In many Java projects, you often see wrapper shell script to invoke the
java command with its custom application parameters. For example,
$GROOVY_HOME/bin/groovy, or even in our TimeMachine Scheduler you will see
Writing these wrapper script is boring and error prone. Most of the problems come from setting the correct classpath for the application. If you're working on an in-house project for a company, then you can get away with hardcoding paths and your environment vars. But for open source projects, folks have to make the wrapper more flexible and generic. Most of them even provide a
.bat version of it. Windows DOS is really a brutal and limited terminal to script away your project need. For this reason, I often encourage others to use Cygwin as much as they can. It at least has a real bash shell to work with. Another common problem with these wrappers is it can quickly get out of hand and have too many duplication of similar scripts liter every where in your project.
In this post, I will show you a Java wrapper script that I've written. It's simple to use and very flexible for running just about any Java program. Let's see how it's used first, and then I will print its content at the bottom of the post.
run-java wrapper script
If you take a look at
$TIMEMACHINE_HOME/bin/scheduler.sh, you will see that it in turns calls a
run-java script that comes in the same directory.
DIR=$(dirname $0) SCHEDULER_HOME=$DIR/.. $DIR/run-java -Dscheduler.home="$SCHEDULER_HOME" timemachine.scheduler.tool.SchedulerServer "$@"
As you can see, our
run-java can take
-D options. Not only this, it can also take
-cp option as well! What's more is that you can specify these options even after the main class! This makes the
run-java re-wrappable by other script, and still be able to add additional system properties and classpath.
For examples, the TimeMachine comes with Groovy library, so instead of downloading it's full distribution again, you can simply invoke the groovy like this
$TIMEMACHINE_HOME/bin/run-java groovy.ui.GroovyMain test.groovy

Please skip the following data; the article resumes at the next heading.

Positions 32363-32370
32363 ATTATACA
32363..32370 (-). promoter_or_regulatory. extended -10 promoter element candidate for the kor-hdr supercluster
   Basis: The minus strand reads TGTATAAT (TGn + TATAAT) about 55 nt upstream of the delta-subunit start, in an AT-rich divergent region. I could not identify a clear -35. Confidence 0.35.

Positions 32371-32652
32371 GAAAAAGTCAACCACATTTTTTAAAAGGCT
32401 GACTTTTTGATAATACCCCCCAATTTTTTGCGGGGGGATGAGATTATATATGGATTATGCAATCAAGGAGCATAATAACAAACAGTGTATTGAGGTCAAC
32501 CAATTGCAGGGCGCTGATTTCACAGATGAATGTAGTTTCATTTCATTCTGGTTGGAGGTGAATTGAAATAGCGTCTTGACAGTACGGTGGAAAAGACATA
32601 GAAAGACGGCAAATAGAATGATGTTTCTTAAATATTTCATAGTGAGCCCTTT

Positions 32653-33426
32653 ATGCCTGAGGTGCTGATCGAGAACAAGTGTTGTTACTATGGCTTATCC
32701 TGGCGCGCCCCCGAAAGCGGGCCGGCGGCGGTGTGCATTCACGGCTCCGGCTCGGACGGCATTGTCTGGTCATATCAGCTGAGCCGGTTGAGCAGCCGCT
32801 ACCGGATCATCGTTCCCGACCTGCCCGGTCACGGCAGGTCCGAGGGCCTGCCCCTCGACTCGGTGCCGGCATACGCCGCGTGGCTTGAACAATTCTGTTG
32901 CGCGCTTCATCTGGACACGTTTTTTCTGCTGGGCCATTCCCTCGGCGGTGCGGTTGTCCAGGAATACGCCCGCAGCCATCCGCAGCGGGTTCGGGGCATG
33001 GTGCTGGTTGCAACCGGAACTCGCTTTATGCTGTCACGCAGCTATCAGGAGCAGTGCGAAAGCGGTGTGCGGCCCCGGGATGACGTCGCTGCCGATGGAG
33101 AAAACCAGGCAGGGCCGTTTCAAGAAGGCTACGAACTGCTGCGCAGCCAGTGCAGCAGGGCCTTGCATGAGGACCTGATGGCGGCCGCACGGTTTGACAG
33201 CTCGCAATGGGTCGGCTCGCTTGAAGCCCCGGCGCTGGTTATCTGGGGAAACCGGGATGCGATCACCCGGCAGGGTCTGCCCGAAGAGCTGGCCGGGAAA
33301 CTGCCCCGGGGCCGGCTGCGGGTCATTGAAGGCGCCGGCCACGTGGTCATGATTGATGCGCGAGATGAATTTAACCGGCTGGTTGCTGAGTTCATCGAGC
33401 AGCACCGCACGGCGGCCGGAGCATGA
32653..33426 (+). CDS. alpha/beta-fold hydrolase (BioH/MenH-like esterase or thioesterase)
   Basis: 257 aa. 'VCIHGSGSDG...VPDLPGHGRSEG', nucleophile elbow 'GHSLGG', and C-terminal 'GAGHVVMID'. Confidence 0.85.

You can use
run-java in any directory you're in, so it's convenient. It will resolve it's own directory and load any jars in the
lib directory automatically. Now if you want Groovy to run with more additional jars, you can use the
-cp option like this:
$TIMEMACHINE_HOME/bin/run-java -cp "$HOME/apps/my-app/lib/*" groovy.ui.GroovyMain test.groovy
Often times things will go wrong if you are not careful with Java classpath, but with
run-java script you can perform a dry run first:
RUN_JAVA_DRY=1 $TIMEMACHINE_HOME/bin/run-java -cp "$HOME/apps/my-app/lib/*" groovy.ui.GroovyMain test.groovy
You would run the above all in single line on a command prompt. It should print out your full java command with all options and arguments for you to inspect.
There are many more options to the script, which you can find out more by reading the comments in it. The current script will work on any Linux bash or on a Windows Cygwin terminal.
run-java during development with Maven
Above examples are assuming you are in a released project structure such as this:
$TIMEMACHINE_HOME +- bin/run-java +- lib/*.jar
But what about during development? A frequent use case is that you want to be able to run your latest compiled classes under
target/classes without have to package up or release the entire project. You can use our
run-java in these scenario as well. First, simply add
bin/run-java in your project, then you run
mvn compile dependency:copy-dependencies that will generate all the
jar files into
target/dependency. That's all. The
run-java will automatically detect these directories and create the correct classpath to run your main class.
If you use Eclipse IDE for development, then your
target/classes will be always up-to-date, and the
run-java can be a great gem to have in your project even for development.